When I read that Jeff Bezos had bought the venerable Washington Post newspaper from the Graham family in the same week that John Henry, owner of the Red Sox, bought the Boston Globe, it definitely got my attention.
© 2013: The Washington Post
I could (and probably should) write about how Bezos’ instincts for interactive marketing and content delivery will help the Post continue its evolution into the digital age. But I won’t. What interests me more about this particular acquisition is the possibility of Bezos taking on our broken political processes by owning the ink in D.C. If Jeff Bezos had bought a newspaper in Seattle, I would have considered it the act of a patron of journalism. But I’m hoping that there’s more to it than that.
Jeff Bezos, BusinessInsider
Larry Lessig, © NPR
I believe that Jeff Bezos and Larry Lessig travel in the same circles. They both attended the Bilderberg Group Conference in June 2013. They are both very smart men, and I think they both care about the future of our country. After revolutionizing the legal infrastructure for intellectual property through Creative Commons, Larry Lessig flirted briefly with the idea of running for Congress. But when he looked into it and realized that our Congress people spend 70 percent of their time dialing for dollars, he decided to do something else: Change Congress. Larry Lessig’s current vehicle for getting money out of politics is a grass roots organization called Rootstrikers.org. Its mission is to strike at the root of corruption by electing only congress people who do not take money or advertising from PACs or from large corporations. Lessig has written a number of useful books on this topic—all available thru Amazon.com: One Way Forward: The Outsider’s Guide to Fixing the Republic, and LesterLand: The Corruption of Congress and How to End It. And, Republic Lost: How Money Corrupts Congress and a Plan to Stop It.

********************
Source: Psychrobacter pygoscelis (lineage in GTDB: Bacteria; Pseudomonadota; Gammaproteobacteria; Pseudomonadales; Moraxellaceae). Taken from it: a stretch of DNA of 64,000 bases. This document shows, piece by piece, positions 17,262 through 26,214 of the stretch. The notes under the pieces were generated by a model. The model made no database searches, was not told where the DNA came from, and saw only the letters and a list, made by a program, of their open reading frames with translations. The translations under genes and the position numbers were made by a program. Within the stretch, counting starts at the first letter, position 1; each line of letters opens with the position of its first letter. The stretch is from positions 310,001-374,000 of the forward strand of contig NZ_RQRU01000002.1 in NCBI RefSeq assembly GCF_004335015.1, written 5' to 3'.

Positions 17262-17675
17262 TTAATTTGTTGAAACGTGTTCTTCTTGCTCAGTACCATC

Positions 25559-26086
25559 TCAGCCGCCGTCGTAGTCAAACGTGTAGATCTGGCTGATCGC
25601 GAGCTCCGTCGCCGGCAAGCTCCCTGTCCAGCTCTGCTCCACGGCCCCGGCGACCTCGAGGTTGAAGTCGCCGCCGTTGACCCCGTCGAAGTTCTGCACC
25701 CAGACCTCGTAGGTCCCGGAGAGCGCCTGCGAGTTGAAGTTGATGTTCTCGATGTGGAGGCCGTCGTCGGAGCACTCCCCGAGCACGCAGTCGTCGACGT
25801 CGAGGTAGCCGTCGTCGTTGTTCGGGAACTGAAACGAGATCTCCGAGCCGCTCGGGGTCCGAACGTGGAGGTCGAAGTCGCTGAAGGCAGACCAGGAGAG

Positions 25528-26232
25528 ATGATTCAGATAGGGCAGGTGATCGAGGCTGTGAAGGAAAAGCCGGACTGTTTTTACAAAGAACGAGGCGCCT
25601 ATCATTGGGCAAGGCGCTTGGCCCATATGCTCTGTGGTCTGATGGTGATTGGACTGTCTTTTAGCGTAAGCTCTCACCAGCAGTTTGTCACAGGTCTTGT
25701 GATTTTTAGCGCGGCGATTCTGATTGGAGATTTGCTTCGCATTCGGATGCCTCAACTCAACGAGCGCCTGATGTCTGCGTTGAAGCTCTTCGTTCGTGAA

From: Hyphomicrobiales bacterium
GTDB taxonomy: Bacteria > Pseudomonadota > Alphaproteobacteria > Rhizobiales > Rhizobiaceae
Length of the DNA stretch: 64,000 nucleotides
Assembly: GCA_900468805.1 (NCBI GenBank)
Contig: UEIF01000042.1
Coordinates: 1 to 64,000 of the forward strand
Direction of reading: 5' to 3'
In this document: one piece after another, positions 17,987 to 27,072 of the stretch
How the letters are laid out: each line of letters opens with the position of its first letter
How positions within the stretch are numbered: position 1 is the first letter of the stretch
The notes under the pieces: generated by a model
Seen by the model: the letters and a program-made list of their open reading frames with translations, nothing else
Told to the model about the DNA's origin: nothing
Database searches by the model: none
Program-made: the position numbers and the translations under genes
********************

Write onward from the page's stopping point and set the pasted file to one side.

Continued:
Another useful way to add transparency to politics is to shed light on the amount of money donated to each Congressperson by different special interest groups and corporations.
I am perhaps naively hopeful that, under Jeff Bezos’ leadership, the Washington Post will do an even better job of shining a light on the corruption that is systematically embedded in our national politics and help Larry Lessig and the many others who are trying to get money out of Congress.
Jeff Bezos has not said that he’ll tamper with the editorial policy of the paper. Far from it. Here is what he has said (in his letter to Washington Post employees):
“The values of The Post do not need changing. The paper’s duty will remain to its readers and not to the private interests of its owners. We will continue to follow the truth wherever it leads, and we’ll work hard not to make mistakes. When we do, we will own up to them quickly and completely.
I won’t be leading The Washington Post day-to-day. I am happily living in ‘the other Washington’ where I have a day job that I love. Besides that, The Post already has an excellent leadership team that knows much more about the news business than I do, and I’m extremely grateful to them for agreeing to stay on.
There will, of course, be change at The Post over the coming years. That’s essential and would have happened with or without new ownership. The Internet is transforming almost every element of the news business: shortening news cycles, eroding long-reliable revenue sources, and enabling new kinds of competition, some of which bear little or no news-gathering costs. There is no map, and charting a path ahead will not be easy. We will need to invent, which means we will need to experiment. Our touchstone will be readers, understanding what they care about — government, local leaders, restaurant openings, scout troops, businesses, charities, governors, sports — and working backwards from there. I’m excited and optimistic about the opportunity for invention.
Journalism plays a critical role in a free society, and The Washington Post — as the hometown paper of the capital city of the United States — is especially important. I would highlight two kinds of courage the Grahams have shown as owners that I hope to channel. The first is the courage to say wait, be sure, slow down, get another source. Real people and their reputations, livelihoods and families are at stake. The second is the courage to say follow the story, no matter the cost. While I hope no one ever threatens to put one of my body parts through a wringer, if they do, thanks to Mrs. Graham’s example, I’ll be ready.”
~ Jeff Bezos, The Washington Post, August 5, 2013